FREEPORT, Maine (AP) — L.L. Bean's grandson Leon Gorman is retiring as chairman of the outdoors retailer after more than a half-century as the company's chairman or CEO, but the privately held firm is keeping the position in the family.
The Maine-based outdoors retailer informed its 5,000 full- and part-time workers Monday that Bean's great-grandson Shawn Gorman is the latest family member to serve as chairman, underscoring a commitment to family ownership in an era in which most large retailers are publicly traded.
Gorman said there's been a careful behind-the-scenes transition led by his 78-year-old uncle, Leon Gorman, who's credited with modernizing the company after L.L. Bean's death in 1967, setting it on a path of growth by transitioning from catalogs to online retailing.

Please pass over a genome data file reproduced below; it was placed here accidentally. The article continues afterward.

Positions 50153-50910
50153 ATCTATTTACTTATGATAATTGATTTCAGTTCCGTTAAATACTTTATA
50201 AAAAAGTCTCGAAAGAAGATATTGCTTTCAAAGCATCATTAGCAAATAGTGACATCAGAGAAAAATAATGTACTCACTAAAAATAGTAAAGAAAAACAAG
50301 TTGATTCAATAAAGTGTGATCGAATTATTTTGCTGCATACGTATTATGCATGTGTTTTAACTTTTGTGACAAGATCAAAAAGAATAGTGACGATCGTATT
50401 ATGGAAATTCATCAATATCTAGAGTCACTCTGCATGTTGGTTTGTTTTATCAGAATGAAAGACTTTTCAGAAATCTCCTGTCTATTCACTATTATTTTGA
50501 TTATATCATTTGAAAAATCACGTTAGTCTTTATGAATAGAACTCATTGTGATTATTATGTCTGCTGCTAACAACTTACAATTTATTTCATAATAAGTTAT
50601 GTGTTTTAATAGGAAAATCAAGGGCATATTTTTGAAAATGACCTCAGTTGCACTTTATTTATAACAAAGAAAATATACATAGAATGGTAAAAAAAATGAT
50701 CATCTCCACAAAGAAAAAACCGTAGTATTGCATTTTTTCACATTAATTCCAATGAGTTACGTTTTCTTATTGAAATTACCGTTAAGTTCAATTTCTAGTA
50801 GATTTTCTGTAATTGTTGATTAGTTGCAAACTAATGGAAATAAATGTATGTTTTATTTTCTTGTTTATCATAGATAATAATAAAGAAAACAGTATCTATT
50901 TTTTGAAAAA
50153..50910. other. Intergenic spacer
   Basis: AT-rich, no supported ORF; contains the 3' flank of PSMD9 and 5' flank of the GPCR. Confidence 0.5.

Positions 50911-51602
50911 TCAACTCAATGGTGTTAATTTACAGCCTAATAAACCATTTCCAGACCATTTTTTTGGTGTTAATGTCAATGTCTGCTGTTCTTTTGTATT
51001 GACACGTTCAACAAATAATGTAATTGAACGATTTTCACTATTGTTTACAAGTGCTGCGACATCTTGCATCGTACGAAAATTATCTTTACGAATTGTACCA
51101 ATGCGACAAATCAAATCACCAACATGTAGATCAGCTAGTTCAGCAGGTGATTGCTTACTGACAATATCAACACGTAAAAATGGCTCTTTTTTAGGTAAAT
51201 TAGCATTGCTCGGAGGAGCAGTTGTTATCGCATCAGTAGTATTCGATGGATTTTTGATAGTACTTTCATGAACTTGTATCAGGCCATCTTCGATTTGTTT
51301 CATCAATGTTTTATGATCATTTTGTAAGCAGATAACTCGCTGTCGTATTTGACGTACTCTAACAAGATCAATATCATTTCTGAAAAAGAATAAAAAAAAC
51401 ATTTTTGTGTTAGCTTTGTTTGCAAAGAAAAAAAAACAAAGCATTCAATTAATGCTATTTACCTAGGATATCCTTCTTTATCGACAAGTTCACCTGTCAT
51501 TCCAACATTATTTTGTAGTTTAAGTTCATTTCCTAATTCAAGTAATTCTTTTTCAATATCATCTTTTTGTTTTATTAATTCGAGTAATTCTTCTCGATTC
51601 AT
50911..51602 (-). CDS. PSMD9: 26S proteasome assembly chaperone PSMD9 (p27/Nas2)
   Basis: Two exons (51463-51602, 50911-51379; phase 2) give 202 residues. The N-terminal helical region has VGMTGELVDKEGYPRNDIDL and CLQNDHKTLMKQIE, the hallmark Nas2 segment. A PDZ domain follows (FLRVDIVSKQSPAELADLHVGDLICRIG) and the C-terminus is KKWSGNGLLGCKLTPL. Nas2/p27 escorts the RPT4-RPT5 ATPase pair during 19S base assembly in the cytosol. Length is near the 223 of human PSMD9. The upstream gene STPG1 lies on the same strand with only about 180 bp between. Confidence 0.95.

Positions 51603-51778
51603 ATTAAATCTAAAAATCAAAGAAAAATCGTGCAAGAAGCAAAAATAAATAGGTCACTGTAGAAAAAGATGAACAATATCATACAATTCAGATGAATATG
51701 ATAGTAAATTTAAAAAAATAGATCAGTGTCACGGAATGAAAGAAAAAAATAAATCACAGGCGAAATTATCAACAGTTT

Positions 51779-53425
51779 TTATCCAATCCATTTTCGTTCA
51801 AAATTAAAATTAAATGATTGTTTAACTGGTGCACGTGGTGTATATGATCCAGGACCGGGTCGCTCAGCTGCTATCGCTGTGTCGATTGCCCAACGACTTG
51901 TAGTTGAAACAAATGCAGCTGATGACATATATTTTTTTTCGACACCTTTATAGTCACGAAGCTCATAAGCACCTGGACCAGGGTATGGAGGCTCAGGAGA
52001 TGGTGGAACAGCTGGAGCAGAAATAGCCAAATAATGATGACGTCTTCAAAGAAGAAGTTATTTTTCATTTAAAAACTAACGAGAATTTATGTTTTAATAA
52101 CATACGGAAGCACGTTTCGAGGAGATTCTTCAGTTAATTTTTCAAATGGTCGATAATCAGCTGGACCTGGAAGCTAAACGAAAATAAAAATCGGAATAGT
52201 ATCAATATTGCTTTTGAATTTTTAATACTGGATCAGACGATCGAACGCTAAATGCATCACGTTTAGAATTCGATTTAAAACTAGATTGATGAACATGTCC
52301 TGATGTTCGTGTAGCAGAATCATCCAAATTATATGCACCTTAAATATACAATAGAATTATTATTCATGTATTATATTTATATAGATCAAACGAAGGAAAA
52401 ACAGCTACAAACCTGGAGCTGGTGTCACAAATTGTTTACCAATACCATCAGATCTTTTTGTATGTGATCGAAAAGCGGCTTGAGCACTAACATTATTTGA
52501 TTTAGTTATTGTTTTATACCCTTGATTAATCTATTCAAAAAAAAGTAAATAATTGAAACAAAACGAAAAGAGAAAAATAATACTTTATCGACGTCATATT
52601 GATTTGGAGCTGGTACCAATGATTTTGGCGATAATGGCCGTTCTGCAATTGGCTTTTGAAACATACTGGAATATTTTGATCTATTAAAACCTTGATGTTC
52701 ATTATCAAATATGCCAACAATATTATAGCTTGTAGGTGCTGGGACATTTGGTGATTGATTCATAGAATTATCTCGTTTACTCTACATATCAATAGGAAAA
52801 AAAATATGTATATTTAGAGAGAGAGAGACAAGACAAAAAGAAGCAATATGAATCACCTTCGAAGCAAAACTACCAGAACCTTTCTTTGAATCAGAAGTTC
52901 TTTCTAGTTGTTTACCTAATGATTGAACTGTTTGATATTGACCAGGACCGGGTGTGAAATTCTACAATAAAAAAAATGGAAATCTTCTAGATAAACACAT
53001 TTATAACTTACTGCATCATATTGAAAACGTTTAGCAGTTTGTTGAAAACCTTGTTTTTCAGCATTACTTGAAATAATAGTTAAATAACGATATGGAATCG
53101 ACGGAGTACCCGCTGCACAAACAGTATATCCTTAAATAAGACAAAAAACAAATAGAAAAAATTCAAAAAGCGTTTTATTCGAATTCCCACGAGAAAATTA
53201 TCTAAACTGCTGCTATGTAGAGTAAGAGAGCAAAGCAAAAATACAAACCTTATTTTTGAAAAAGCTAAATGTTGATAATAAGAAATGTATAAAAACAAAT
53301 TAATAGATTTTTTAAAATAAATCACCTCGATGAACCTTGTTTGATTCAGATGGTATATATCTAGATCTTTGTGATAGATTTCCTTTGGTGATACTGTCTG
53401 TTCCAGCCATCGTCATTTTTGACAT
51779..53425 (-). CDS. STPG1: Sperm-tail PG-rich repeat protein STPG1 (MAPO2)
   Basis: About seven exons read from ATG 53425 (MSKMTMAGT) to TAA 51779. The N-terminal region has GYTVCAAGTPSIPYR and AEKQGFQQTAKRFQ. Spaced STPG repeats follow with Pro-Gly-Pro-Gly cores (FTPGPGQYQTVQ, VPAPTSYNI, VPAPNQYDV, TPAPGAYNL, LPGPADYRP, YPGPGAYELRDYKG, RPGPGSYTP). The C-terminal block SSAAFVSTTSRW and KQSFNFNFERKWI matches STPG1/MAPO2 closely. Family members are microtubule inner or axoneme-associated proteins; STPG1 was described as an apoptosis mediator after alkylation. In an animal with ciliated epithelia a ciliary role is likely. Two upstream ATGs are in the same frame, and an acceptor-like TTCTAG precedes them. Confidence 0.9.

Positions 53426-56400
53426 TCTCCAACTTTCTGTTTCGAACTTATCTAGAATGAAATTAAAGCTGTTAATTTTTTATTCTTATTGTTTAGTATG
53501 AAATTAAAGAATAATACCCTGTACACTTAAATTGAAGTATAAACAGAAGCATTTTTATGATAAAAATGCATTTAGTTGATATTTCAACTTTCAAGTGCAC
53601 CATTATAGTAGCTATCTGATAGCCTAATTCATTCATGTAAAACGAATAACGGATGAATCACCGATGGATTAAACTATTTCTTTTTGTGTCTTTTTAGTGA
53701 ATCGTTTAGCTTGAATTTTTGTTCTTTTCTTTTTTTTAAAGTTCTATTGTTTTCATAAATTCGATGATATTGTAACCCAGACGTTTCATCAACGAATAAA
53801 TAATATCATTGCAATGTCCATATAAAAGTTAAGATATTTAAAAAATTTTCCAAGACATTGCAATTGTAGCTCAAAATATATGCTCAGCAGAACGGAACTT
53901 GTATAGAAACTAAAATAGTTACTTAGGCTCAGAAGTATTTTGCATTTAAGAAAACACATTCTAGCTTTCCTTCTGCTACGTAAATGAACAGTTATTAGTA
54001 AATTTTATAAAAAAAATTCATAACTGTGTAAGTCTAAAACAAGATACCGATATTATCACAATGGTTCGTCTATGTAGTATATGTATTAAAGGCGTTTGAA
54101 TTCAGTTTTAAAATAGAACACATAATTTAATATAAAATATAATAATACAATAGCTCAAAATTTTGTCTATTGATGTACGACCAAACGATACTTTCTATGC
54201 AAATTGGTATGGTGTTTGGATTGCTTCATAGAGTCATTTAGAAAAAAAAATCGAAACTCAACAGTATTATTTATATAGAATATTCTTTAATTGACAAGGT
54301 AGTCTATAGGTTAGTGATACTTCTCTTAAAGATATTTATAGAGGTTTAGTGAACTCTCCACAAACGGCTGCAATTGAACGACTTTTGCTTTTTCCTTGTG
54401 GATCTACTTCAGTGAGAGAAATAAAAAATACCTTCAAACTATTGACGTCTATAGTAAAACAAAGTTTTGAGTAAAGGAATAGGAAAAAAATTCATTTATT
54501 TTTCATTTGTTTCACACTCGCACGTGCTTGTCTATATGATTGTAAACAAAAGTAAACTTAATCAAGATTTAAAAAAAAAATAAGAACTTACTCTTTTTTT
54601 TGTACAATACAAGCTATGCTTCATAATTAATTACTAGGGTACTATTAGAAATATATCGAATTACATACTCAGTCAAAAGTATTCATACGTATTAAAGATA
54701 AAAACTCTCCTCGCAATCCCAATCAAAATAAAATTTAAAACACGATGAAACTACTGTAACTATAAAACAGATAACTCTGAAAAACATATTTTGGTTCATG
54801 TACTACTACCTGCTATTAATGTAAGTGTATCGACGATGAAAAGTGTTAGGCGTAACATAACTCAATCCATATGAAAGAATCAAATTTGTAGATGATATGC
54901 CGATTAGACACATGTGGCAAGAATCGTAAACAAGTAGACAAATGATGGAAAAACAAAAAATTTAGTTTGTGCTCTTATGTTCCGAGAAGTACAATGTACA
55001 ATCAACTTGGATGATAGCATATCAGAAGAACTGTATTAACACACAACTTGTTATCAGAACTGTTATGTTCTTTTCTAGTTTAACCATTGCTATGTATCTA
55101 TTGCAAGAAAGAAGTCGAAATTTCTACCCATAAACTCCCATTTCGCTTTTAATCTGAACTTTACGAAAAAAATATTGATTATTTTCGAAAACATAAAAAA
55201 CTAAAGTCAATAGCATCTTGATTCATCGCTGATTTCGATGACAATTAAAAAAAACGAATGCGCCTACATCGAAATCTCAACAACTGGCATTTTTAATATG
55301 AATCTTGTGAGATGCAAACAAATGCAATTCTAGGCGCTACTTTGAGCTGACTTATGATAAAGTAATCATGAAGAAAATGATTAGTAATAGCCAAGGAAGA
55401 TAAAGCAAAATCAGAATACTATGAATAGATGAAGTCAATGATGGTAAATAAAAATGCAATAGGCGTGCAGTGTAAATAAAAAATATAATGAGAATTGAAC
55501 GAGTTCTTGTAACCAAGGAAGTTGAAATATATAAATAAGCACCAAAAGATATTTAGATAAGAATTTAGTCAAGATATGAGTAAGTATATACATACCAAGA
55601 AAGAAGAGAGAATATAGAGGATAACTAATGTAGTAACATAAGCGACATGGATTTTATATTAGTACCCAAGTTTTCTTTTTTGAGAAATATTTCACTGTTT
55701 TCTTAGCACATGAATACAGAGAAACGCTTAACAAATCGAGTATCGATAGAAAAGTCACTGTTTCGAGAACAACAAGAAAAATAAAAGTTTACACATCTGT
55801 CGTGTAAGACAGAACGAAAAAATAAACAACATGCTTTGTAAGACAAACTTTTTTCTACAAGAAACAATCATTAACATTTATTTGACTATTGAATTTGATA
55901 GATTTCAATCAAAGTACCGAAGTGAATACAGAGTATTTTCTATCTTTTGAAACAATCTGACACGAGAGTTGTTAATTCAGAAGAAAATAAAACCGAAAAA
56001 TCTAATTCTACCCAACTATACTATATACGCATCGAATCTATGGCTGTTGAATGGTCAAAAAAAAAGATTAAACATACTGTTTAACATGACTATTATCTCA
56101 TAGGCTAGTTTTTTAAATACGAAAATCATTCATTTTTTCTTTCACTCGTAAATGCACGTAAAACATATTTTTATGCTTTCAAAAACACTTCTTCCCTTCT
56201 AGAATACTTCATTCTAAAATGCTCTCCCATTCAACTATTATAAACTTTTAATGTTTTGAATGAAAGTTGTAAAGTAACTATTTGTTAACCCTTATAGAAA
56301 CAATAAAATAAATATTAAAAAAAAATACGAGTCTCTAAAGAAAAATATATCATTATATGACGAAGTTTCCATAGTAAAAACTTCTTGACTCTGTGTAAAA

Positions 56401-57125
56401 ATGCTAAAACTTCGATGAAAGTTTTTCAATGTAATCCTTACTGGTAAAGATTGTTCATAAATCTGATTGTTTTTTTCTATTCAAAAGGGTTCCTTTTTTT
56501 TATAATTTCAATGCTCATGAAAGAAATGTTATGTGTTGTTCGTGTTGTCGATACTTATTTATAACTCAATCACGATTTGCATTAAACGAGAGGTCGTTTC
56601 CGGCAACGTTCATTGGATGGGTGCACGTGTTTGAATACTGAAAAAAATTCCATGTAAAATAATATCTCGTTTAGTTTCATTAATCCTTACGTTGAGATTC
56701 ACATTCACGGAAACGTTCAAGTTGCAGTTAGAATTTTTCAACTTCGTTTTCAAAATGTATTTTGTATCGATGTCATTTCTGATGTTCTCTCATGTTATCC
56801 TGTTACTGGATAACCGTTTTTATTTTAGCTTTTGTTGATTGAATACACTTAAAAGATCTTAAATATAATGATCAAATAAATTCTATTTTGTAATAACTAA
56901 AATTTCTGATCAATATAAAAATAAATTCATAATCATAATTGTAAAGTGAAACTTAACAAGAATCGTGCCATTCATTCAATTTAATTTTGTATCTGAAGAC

"Leon is a walking legend around here," Gorman told The Associated Press. "He made this business what it is. I'm here to make sure it continues for the next 100 years."
L.L. Bean got its start in 1912 when Leon Leonwood Bean obtained a list of out-of-state hunters from the state of Maine and sent out mailings touting his rubber-soled hunting boots. He opened the first store five years later in Freeport. The company now has more than $1.5 billion in annual sales.
L.L. Bean's family ownership is something of a rarity in a marketplace where consolidations mean more large retailers are publicly traded.
"What you have are publicly traded companies like Nordstrom and Dillard's that are still run by family members, but there's just not that many large private retailers anymore," said Michael Appel, president of Appel Associates, a consultant focusing on retail and consumer goods in Purchase, N.Y.